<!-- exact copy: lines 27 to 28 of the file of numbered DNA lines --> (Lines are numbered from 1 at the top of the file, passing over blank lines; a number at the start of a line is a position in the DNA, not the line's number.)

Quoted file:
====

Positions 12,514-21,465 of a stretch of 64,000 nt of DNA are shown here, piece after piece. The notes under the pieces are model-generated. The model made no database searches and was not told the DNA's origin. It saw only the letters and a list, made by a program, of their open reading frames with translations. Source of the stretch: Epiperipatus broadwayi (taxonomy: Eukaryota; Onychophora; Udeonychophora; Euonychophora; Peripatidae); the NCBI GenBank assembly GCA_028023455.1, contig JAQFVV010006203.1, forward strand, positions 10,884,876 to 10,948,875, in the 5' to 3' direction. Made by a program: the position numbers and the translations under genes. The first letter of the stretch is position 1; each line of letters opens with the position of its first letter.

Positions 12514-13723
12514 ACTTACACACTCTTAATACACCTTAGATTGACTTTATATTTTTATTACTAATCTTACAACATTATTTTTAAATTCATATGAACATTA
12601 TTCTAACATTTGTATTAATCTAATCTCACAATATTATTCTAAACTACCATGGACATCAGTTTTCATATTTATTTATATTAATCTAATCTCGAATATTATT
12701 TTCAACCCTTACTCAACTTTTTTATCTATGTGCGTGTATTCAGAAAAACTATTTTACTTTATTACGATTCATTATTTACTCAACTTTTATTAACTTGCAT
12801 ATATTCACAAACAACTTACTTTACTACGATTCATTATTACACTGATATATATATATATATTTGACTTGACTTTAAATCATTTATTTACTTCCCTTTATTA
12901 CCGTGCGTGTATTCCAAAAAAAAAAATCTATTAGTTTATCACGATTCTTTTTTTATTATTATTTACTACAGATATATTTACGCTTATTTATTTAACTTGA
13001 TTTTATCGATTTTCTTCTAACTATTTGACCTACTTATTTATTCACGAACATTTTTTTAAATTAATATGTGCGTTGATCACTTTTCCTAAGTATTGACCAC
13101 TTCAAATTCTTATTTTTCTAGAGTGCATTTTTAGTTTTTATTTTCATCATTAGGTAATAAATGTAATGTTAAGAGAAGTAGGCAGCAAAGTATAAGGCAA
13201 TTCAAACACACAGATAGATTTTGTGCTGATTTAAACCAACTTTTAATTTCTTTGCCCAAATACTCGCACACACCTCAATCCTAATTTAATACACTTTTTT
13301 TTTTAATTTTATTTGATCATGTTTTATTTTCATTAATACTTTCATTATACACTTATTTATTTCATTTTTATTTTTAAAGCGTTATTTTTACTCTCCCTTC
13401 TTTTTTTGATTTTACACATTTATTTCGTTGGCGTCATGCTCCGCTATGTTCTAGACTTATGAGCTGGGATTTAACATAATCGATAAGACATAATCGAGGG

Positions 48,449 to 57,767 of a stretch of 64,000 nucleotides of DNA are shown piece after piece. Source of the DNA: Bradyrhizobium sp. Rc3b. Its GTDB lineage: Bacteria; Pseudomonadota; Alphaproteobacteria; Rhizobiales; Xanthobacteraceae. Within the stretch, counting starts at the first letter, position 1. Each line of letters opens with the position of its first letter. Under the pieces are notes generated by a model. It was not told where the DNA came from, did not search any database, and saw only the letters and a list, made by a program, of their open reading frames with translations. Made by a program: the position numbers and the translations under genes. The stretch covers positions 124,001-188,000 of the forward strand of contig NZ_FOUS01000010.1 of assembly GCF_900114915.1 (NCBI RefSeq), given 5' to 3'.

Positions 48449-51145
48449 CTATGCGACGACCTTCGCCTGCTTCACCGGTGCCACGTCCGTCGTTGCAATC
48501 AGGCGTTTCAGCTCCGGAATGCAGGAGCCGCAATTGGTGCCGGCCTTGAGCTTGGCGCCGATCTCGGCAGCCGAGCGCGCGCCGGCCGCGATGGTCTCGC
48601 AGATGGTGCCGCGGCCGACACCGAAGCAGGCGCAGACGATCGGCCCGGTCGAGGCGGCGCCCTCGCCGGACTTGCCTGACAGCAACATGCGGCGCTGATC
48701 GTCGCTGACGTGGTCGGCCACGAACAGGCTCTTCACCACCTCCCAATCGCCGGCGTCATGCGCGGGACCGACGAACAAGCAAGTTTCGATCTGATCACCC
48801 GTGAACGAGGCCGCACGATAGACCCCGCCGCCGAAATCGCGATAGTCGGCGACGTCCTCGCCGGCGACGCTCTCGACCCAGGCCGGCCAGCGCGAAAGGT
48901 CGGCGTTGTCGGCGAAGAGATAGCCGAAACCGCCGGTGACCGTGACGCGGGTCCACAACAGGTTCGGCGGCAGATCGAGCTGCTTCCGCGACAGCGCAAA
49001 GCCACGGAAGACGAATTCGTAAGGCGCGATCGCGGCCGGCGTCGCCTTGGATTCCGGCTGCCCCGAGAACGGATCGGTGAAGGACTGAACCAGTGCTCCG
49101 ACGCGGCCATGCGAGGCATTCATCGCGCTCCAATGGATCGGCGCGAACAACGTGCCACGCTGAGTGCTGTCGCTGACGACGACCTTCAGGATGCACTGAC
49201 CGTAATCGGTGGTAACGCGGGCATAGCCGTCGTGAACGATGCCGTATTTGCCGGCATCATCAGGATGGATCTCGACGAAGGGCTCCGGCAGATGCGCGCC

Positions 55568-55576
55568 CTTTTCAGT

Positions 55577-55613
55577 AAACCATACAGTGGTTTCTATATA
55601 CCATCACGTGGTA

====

55577 AAACCATACAGTGGTTTCTATATA
55601 CCATCACGTGGTA